The Nintendo Switch is estimated to cost $257 to make, and interestingly enough, that's not far off from the $299.99 MSRP.
The console is not exactly a simple device. It's got a pair of Joy-Con controllers, it turns into a handheld device in a snap, and so on, but everyone probably knows that already. Nonetheless, those features give a good idea of the work that went into it.
Switch Costs $257 To Make, Sells For $299.99
Japanese teardown company Fomaulhaut Techno Solutions dismantled the Switch and determined the cost of each piece it has under the hood, from the innards of the console itself to the Joy-Con controllers and charging dock.
To break things down, the Nvidia Tegra processor, the dock, and the touch screen boils down to $167. Meanwhile, the Joy-Cons amount to $45 apiece.
Nintendo's Potential Switch Profits
Considering that the Switch fetches $299.99 a pop, Nintendo isn't really making much of a profit for each sale since retailers are getting a slice of the pie too.
While the gaming company's gains are looking slim, it's still raking in some cash. However, this arguably indicates that it's starting to heavily rely on software and games to really amp up revenue. That could also explain why Switch game cards are more expensive than PS4 or Xbox One disks — aside from being more expensive to manufacture, that is. The Legend of Zelda: Breath of the Wild became available for $59.99, after all.
That's not all either. These findings may have inadvertently revealed why it's not a high-performance beast, as they'll simply be pricier to make. Consumers will also have a harder time purchasing the device if it's slapped with a tag higher than $299.99, and in turn, Nintendo will have to be a bit more patient before it starts to generate significant profits.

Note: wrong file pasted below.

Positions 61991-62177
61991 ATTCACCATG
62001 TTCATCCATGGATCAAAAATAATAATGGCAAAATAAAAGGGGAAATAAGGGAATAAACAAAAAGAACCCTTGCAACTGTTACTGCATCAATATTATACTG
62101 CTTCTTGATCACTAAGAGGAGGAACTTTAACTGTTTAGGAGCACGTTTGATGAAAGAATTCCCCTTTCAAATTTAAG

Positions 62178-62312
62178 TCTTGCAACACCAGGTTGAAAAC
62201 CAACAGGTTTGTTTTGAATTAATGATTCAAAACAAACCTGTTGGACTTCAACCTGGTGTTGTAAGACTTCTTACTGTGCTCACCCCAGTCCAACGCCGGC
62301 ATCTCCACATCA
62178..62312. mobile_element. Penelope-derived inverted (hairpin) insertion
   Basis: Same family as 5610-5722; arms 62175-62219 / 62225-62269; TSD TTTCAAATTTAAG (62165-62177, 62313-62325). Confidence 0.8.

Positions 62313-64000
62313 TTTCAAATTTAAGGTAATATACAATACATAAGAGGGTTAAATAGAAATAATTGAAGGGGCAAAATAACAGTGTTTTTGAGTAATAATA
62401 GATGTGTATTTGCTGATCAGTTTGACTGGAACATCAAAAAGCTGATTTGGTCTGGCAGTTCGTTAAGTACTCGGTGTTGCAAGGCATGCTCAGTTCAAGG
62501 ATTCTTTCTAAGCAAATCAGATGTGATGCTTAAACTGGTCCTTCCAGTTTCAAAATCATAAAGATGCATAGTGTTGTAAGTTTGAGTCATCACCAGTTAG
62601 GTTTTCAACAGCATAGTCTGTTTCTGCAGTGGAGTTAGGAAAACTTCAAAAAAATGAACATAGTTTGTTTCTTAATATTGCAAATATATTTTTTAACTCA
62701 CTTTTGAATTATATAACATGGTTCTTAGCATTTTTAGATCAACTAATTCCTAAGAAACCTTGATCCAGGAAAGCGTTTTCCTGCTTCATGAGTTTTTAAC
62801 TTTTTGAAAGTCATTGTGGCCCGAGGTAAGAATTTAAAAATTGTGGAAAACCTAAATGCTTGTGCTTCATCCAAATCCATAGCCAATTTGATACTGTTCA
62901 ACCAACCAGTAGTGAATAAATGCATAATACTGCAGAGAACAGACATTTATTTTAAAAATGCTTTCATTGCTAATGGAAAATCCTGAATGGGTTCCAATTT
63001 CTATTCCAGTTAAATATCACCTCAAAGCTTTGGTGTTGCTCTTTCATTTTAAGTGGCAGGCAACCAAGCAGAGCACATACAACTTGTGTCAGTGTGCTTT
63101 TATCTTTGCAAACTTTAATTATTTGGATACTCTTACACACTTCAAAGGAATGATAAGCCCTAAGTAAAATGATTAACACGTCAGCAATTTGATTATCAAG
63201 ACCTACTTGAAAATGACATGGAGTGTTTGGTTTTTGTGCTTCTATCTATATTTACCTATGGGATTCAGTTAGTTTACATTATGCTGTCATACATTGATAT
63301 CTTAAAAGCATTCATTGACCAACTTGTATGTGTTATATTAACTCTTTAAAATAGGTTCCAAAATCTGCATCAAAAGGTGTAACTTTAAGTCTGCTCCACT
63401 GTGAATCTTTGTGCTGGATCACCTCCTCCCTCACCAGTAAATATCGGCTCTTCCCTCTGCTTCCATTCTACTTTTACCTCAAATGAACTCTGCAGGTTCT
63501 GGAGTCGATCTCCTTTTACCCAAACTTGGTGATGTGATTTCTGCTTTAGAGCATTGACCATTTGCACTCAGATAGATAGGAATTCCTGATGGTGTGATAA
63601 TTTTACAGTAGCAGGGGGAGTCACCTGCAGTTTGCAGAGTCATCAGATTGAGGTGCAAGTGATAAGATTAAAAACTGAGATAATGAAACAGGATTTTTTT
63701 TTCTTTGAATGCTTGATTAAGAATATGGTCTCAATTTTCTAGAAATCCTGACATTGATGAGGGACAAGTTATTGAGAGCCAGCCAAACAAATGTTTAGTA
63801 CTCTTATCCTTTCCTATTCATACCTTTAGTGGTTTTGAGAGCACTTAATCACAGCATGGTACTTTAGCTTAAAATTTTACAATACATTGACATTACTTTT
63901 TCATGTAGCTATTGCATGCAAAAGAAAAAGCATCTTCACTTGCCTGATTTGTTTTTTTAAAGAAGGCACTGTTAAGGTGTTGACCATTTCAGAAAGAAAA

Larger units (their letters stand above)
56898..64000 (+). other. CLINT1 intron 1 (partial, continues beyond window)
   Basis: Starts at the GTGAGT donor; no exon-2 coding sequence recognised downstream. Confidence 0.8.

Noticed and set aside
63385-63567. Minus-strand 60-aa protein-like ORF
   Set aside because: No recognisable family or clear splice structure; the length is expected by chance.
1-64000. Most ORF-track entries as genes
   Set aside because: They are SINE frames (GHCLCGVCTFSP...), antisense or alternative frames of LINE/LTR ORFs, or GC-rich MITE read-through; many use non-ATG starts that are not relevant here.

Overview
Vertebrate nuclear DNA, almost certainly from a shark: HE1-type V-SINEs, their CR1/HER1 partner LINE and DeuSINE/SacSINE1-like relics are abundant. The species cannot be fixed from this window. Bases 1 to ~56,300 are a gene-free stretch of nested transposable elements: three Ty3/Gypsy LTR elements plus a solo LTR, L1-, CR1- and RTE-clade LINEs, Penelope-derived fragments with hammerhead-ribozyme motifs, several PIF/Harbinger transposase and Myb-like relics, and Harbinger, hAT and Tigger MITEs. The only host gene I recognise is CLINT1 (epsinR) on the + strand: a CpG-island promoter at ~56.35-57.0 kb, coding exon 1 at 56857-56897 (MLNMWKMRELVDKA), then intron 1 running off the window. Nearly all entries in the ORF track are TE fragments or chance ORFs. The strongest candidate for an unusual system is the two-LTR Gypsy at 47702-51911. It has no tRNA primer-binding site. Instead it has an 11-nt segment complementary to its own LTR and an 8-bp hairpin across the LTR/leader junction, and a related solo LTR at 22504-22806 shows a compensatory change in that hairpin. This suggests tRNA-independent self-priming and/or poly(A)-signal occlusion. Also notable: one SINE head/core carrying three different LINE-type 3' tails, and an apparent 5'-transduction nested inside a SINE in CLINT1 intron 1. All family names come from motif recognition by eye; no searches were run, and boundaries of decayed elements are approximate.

Switch's Cost To Make And MSRP Difference Not Surprising
Of course, this shouldn't come as much of a surprise because console makers have already been selling their products for as close as they can to the manufacturing cost.
This is evidenced by Sony selling the PS4 with a launch price of $399.99 when it cost the company $381 to make back in 2013. This also applies to Microsoft rolling out the Xbox One in 2013 with an introductory price of $499.99 when the console was estimated to cost $471 to build.
Last but not least, the Wii U came out with a $299.99 price tag for the Basic Set in 2012, which cost Nintendo approximately $228 to manufacture.
Needless to say, manufacturing each console will become more cost-effective by way of hardware and production improvements in due time, and the case with the Switch will be no exception.
To sum things up, the Switch costs $257 to make and sells for $299.99, which puts profits at about $40 between Nintendo and retailers.
With all said and done, what do you think of the manufacturing cost of the Switch and Nintendo's seemingly going with the razor-and-blade approach? Feel free to drop by our comments section below and let us know.